The first documented indication of the presence of a residence at 1216 Campbell Road was on November 17, 1923 when a lien on the property was filed against Carl B. Dysart and Ruth Dysart for non-payment of $333.45 for materials from the Williams and Olinger Lumber Company. That year begins the City Directory listing of the Dysarts with no definite address aside from “home: College Place.” In the 1927-1928 White’s Rural Directory of Walla Walla County, Carl B. Dysart is listed as owning two acres of Blalock Orchards assessed at $1445. An additional document of record indicated that the land Dysart owned had been increased with the purchase of an additional 10 ½ acres, which approximates the current size of this property. The lien document and the directories were the two pieces of evidence indicating that Carl B.Dysart and his wife Ruth Dysart built 1216 Campbell Road. Dysart was listed as holding several Blalock Orchard jobs, including manager in the 1931-32 City Directory. It would seem reasonable that the orchards manager live on the orchard site. Although there no deeds were located, it is apparent that Dysart sold the parcel to Eugene Tausick.
The 1931 Metsker Atlas of Walla Walla County has Eugene Tausick’s name on a 94.5 acre Blalock Orchards parcel that included this property. On May 13, 1930 there was a “Lis Pendens” filed with respect to an action to “quiet the title” to the numerous segments of this large tract. Tausick had numerous business interests in Walla Walla. He and J.J. Kauffman were dealers in wood, coal, ice that was made in Walla Walla (other businesses must have been importing it), a wholesale paper company, Walla Walla Steam Laundry and Walla Walla Meat and Cold Storage. Tausick lived at 108 N. 4th and died in 1956. According to the Karlene Ponti, who currently lives on the property, her grandmother Francesca Moro Ponti lived here with her husband Henry from 1931 until her death in July of 1935. Their children were Carl Ponti, the eldest, Madeline Ponti and Al Ponti, and had already been born by the time they moved onto this property. According to documents for this property, in October of 1941, Tausick negotiated a personal lease for Block 43 to Henry, Al, and Carl Ponti for $600 per year commencing on June 1, 1942. It was agreed that Tausick would pay irrigation district rentals and prune, spray and keep the land weeded. Family information provided indicated that this transaction occurred in 1931 rather than 1941. The Ponti family purchased the property from Eugene Tausick’s estate “on a handshake agreement” around 1955. Shortly before his death in December of 1975 a Quit Claim Deed was filed by Carl Ponti, a single man, to Al and Betty Jean Ponti, the current owners. Walla Walla sweet onions are grown on this property today.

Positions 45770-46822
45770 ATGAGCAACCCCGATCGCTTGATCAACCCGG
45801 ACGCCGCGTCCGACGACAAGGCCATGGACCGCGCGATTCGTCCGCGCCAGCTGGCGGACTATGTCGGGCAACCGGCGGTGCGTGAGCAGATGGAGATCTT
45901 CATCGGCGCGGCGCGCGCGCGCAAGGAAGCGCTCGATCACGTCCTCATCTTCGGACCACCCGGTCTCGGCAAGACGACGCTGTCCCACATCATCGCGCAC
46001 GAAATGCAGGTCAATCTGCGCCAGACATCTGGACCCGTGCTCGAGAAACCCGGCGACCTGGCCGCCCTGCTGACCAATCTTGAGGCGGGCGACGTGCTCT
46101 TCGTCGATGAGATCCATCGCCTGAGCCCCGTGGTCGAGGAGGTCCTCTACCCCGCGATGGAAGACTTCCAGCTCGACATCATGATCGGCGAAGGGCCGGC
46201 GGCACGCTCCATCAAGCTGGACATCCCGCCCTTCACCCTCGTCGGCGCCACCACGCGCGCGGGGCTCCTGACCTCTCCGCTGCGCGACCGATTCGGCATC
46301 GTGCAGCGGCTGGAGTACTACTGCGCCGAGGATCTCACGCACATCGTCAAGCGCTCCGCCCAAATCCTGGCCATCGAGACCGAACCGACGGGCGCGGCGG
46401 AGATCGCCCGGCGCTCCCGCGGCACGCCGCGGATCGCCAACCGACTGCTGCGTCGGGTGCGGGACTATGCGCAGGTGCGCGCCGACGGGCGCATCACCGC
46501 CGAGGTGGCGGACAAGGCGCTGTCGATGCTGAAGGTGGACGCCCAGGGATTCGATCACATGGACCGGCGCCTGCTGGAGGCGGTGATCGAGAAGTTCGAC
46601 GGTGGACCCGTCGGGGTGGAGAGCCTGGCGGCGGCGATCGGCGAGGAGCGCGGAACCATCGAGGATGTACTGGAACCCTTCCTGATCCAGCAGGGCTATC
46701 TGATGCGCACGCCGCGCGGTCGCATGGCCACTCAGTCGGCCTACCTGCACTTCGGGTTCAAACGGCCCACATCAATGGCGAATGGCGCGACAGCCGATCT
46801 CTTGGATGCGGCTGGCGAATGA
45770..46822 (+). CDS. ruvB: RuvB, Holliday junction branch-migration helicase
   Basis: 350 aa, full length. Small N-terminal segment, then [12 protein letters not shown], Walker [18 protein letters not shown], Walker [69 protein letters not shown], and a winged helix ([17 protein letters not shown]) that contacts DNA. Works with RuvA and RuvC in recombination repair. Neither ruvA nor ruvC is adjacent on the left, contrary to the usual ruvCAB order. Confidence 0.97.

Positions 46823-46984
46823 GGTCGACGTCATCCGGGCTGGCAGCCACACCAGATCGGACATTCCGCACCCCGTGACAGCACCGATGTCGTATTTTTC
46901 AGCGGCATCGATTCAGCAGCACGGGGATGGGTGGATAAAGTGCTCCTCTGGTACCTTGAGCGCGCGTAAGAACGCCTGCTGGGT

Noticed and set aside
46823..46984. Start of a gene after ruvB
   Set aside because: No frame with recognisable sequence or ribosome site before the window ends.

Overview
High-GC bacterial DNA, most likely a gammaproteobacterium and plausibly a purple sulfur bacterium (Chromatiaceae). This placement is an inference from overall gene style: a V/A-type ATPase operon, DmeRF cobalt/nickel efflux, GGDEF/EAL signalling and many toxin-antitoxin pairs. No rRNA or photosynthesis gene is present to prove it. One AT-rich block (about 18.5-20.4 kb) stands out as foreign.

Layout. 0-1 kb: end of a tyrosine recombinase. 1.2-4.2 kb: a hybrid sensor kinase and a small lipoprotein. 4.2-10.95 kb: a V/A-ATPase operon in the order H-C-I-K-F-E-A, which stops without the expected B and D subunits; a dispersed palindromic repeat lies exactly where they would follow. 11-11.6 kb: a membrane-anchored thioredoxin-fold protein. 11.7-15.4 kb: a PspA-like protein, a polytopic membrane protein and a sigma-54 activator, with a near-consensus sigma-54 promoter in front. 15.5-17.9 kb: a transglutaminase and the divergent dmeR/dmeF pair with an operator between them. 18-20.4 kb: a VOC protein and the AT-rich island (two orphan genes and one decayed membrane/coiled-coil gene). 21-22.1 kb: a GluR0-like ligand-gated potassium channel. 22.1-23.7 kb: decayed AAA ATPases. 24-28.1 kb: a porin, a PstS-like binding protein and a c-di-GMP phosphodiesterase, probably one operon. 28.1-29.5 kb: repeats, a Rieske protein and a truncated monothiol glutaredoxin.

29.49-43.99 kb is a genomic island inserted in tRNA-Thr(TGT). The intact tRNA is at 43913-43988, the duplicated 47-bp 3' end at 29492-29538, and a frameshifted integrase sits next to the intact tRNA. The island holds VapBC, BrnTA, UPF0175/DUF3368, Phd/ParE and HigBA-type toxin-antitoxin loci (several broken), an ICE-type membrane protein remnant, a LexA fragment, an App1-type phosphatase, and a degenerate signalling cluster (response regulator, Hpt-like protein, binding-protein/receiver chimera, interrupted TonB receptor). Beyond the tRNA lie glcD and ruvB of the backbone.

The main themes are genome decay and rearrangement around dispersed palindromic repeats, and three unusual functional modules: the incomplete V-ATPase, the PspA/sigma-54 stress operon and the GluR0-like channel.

Construction of the house
The Walla Walla County Assessor’s Office folder for this property has two dates written in pencil: 1921 and 1925. The County seems to favor the 1925 date. Eight hundred dollars is penciled in by the 1921 date perhaps indicating a construction cost. Considering the date of the lien on the property for construction materials in 1923, the date we recommend using for this property is “circa 1923.”
1216 Campbell Road and 1220 Campbell Road sit side by side, sharing a double garage, in front of a large onion field. 1220 Campbell Road was built by the Pontis in 1956 and is currently the residence of Al and Betty Jean Ponti. 1216 Campbell Road is the home of Karlene Ponti, who writes for the Walla Walla Union Bulletin.
Resources for this report:
Bennett, Robert A. Walla Walla: A Town Built to be a City: 1900-1919. Pioneer Press, 1982
Metsker County Maps
Pioneer Title Company documents for this property
Penrose Library Northwest Archives, Whitman College
Sanborn Fire Maps
Walla Walla City Directories
Walla Walla County Assessor’s office files
Metsker County Maps, 1931
Sanborn Fire Maps, 1905
Katherine Weingart Walla Walla 2020 P.O. Box 1222, Walla Walla WA 99362 June 15, 2005